Weather:
A beautiful, sunny fall day at 63 degrees in Cambridge. Austin is a summery 84 degrees.

Mood:
Anna
: 7 out of 10. It’s Friday and I’m research history in a beautiful library.

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Bikers in Austin. I am almost this cool.

You are not going to believe what is happening in Austin today. I am sitting in the library by the window, my hands wrapped around a warm cup of coffee, and I am watching the rain drops fall from the trees.

That’s right. It’s been raining for two days now and the world could not be a better place. Life in Austin is looking up.

It’s true that the rain was a bit inconvenient. For example: last night was national “look at the moon night” and when I dragged some new friends over to the lake, we discovered that for the first time in two months, it was cloudy. For the first time in two months, I should say, there was no moon.

And it’s true that I showed up to several important meetings with mud sprayed up my back and my clothes dripping wet, something that used to be standard fare but that hasn’t happened in a long time now. Today was the first opportunity in months for me to perform my “superwoman” transformation, from mud-splattered bicyclist to professional young adult.

(The texans, I should say, were impressed.)

But what the rain lacks in convenience it makes up for in general good will. Biking to campus yesterday, I started thinking that my soul responds to rain just the way a plant does. The grim is washed away, and I can stand up straight again.

I know you’ve been flooded for weeks in New England, and I know that excessive rain leads to mildew and disaffection. But after two months of sun, I’m embracing this chance to curl up in an armchair with a hot beverage and a good book.

Because by next week, it’s sure to be back in the 90s again.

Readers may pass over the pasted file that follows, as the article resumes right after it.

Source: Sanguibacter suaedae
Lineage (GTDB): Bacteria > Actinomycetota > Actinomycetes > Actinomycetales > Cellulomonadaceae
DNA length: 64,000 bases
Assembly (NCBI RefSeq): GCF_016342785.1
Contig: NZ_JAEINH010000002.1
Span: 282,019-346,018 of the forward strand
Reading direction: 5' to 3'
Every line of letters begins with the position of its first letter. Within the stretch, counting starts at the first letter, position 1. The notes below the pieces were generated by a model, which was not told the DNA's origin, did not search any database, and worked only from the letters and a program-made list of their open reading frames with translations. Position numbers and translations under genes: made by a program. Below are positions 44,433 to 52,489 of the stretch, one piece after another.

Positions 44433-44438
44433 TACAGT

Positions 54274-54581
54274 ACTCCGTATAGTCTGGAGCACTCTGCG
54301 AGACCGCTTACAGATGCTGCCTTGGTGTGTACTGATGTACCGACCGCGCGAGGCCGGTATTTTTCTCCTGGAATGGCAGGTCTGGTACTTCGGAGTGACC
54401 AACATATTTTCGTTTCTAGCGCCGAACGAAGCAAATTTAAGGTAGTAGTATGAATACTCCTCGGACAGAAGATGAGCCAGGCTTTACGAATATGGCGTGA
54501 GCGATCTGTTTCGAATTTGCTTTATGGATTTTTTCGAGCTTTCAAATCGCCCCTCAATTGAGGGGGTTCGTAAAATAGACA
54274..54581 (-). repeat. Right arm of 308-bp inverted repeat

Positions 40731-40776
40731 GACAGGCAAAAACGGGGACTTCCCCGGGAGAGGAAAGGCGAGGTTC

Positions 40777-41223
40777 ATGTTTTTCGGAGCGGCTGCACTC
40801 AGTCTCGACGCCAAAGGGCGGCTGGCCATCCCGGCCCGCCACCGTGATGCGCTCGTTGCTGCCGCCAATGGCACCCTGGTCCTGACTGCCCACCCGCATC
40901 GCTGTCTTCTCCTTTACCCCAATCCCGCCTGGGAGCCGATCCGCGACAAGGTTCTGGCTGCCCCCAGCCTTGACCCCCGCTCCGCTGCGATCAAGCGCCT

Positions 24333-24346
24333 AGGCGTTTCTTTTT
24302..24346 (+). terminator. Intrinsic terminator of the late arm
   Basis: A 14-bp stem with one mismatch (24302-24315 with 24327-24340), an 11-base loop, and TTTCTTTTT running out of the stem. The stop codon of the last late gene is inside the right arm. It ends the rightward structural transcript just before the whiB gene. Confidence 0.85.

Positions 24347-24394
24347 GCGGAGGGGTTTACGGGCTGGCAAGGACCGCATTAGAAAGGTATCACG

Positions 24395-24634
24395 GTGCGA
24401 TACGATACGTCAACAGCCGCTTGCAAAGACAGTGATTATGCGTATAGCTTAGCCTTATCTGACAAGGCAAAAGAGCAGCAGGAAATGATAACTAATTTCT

Weather:
70 degrees and cloudy in Austin. 75 degrees and clear in Somerville.

Mood:
Hannah: 8 out of 10. If I wasn’t so overloaded with work I’d probably be jumping with joy.

*Photo credit to rkphoto.com

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Fall in Harvard: Still the best time of year*

The fall equinox came and went last week and I, sweating in 100-degree Austin, passed it right by. Even after an entire year of thinking about seasonality, this September the change of seasons just wasn’t on my mind.

Where did the time go?

I know where my time went, actually. I lost it somewhere between Gogol, Dostoevsky, Emerson, and Rodó. Gradschool time is a weird kind of time, broken into fragments that have nothing to do with the ordinary 9-5. Class at 5:30pm? Meetings at 7:30am? Rock-climbing breaks in the middle of the day? But it’s also true that gradschool time blends together incomprehensibly. Did I just read for 5 hours straight? Is it true that I haven’t taken a break in three days? What happened to the weekend?

It’s a nice feature of gradschool, these long periods of free time in which to do what pleases you most.

This week, NPR is a featuring a new series about the history of time. The series’ premise: “The baseline crisis we must understand and confront is not one of economics, climate change, resource depletion or alternate-reality Republicans. Below them all is a crisis in time.”

The subject of our enslavement to the clock has come up several times on this blog: see for example A Time Without Time. I used the word enslavement: I obviously have concerns about timeliness. (Probably, if I’m being honest, because I’m always late.) It’s interesting to think about the fact that before the invention of clocks, most people knew it was midday, evening, dawn – and nothing more. What freedom they must have felt then!

No one in ancient Greece ever felt guilty for failing to write a blog post for two entire weeks, for example.